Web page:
Ágnes Kocsis has completed three features to date. Since her first film was released in 2006, she’s hardly the most prolific director around. Nevertheless, she still stands out as one of the more interesting formalists working today. After three shorts that played in numerous festivals, it was time for her above-mentioned debut. It’s called Fresh air (Friss levegö) and is the story of Viola who works as a restroom attendant in the Budapest metro. 1The international premiere was at the Cannes film festival in the Semaine de la critique section. She lives with her teenage daughter Angéla who resents her mother’s job and dreams about becoming a fashion designer. Whenever Viola comes home from work, the daughter routinely opens all the windows to demonstrate her contempt for what her mother does for a living. They barely communicate at home, and their only mutual activity is watching their favourite Italian TV show, La Piovra (The octopus) in silence. The series and its origin will be significant for future events for both of them.
Lonely Hearts Club One Man Band
We first meet the mother at a dating event. Here we are introduced to the dry sense of humour that Kocsis will revel in, that wouldn’t be out of place in a Kaurismäki film. The couples are dancing “left foot first!” to a sad song performed by a man singing behind a keyboard. Cinematically Kocsis diverges from the Finnish director. The dance is depicted with a 360-degree camera movement (beginning at 0.20) which, together with the round lamps in the introductory scene, splendidly introduces the concept of circularity.
Thus the recurrent motif of the film is established. Visually in the way, round objects regularly appear in the image. At one instance, jokingly when the light forms a halo above a character’s head. The narrative also shows the characters performing the same routines over and over and being stuck in a vicious circle. Viola routinely smells her hand on her way home from work. Once home, she goes through a rigorous cleaning in the bathtub. Her obsession with the scent of the air fresheners hardly seems healthy. At one point in the story, one of the protagonists starts a journey near a circular highway and will later, unexpectedly, end up at the same spot. The storyline itself also seems to end up where it started.2 The script initially had the idea of starting and ending in the same location, but during the editing, it was decided that it would be more interesting to commence the film with the Lonely Hearts Club scene. There are however small signs that new horizons might open up and that greener pastures are awaiting at least one of the characters. Green being the operative word here since that’s the colour that Angéla is associated with throughout the film. She is adept at sewing and designs her clothes, often from second-hand garments and practically always in green. When she asks her mother for money, she receives two green two-hundred Forint notes.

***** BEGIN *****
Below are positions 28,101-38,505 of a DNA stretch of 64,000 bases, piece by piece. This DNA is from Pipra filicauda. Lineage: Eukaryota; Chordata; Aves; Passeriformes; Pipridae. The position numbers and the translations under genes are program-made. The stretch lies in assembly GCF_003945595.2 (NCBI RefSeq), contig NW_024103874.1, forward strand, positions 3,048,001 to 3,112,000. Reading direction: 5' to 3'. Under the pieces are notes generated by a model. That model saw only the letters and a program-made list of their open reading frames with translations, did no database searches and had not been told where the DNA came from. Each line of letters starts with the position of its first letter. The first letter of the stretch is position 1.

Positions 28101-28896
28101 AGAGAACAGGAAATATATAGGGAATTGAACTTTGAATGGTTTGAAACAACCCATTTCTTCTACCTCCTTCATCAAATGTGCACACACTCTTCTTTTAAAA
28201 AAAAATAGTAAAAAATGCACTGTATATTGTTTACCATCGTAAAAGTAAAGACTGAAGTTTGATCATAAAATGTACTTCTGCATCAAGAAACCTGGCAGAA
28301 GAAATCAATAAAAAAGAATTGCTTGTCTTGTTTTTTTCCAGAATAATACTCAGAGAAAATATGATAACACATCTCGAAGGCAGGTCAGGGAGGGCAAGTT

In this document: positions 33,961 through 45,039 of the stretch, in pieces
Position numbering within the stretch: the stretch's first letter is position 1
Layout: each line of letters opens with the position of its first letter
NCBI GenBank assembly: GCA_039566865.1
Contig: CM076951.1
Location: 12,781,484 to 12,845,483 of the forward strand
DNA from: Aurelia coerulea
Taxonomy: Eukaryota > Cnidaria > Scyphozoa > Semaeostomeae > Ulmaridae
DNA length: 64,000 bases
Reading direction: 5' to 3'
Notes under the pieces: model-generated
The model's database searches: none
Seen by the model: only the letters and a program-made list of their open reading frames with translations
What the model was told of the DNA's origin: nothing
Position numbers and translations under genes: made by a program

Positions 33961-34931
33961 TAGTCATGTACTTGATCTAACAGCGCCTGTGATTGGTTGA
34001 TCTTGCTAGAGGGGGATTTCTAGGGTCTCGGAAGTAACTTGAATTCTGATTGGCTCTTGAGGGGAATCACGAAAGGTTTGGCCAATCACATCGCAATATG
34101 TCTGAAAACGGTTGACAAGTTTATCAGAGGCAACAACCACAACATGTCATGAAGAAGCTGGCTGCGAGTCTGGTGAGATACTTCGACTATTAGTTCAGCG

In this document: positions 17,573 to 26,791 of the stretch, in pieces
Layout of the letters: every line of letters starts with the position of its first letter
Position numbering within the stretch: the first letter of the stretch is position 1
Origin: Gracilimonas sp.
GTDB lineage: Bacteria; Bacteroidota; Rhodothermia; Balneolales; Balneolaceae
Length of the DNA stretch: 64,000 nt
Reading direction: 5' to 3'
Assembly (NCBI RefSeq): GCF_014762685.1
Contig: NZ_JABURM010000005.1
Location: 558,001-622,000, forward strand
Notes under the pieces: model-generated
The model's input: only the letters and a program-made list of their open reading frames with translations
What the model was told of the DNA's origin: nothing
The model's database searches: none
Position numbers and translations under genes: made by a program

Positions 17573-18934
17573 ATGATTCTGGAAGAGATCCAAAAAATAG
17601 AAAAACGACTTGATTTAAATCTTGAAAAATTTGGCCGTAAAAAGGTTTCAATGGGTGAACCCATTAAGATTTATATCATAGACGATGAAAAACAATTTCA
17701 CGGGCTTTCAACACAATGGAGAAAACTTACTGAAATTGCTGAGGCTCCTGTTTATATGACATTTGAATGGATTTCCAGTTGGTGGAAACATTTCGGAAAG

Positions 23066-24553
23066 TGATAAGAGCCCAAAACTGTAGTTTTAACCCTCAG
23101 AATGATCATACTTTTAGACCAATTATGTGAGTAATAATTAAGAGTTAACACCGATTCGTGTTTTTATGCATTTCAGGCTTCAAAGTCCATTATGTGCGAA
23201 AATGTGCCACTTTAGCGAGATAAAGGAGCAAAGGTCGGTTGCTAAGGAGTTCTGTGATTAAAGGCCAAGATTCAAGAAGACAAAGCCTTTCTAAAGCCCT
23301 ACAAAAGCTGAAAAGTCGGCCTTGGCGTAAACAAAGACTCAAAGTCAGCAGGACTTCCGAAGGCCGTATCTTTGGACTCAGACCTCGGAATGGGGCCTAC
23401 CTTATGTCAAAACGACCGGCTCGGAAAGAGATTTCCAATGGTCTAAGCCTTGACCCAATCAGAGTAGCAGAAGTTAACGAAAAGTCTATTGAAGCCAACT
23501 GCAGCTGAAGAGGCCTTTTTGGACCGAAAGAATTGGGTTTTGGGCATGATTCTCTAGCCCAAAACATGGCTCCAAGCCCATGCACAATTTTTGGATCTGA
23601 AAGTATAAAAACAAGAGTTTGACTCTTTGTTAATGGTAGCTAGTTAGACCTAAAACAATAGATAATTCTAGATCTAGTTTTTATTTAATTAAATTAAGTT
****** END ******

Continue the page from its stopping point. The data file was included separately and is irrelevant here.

Fifty Scents of Red
If Angéla favours green, there’s never any doubt about which Viola’s favourite colour is. From the very first scene, we see her dressed in red and different shades of red will continuously be associated with her, whether she goes on a date or to work. That goes for her sense of decoration as well. We first see a burgundy armchair and curtain in her home, and later we discover that she uses the same material in her working space, for the wall as well as for the cabinet door. There she also has an artificial red plant (with green leaves) that hums and moves.
Red and green are, of course, complementary colours and one of the points is that even though they might seem like each other’s opposites, they actually have much more in common than Angéla would care to admit. The director partially demonstrates this with the way red and green will interact, in particular, during the second half of the film. A potential boyfriend of Angéla will later be seen in a red sweater. If the Lonely Hearts Club location was reminiscent of a Kaurismäki film, another Nordic director comes to mind when it comes to the portrayal of the living room: Bent Hamer in his debut Eggs (1995). Also a formidable formal work about two old brothers with their daily routine aided by their very low-tech setup. Similarly, we see mother and daughter quietly watching television in a room with a quirky design.
The Virtues of Shoestring Production
Produced on a meagre budget over one year, the film is strikingly shot by Ádám Fillenz. It was his first feature as well, but he collaborated with the director on her second short in 2003. He also lensed Kocsis’ follow-up Pál Adrienn (2010) as well as Tegnap, which screened in last year’s Hungarian film week. If there are numerous memorable shots in the film, there are very few close-ups and those that are present are carefully chosen and all the more effective for it. With all the formal grandeur on display, one shouldn’t forget to mention the thespians. Júlia Nyakó, who was an established actress at the time, is perfect as Viola down to the tiniest movement. She can also be seen in Ildikó Enyedi’s On Body and Soul. More surprising is how accomplished Izabella Hegyi’s performance as the daughter is. She never hits a false note, and she would return for Pál Adrienn four years later. As far as I know, those are her only films.
Trying not to spoil too much, I feel I only scratched the surface of what this rich film has to offer. There is much more material that could warrant a formal analysis. On the other hand, it should be pointed out that the film never feels dry or academic, but rather perceptive and also quite funny. Friss Levegö was a good start for Ágnes Kocsis, but there were bigger things to come, four years later.
The film can be watched legally on Vimeo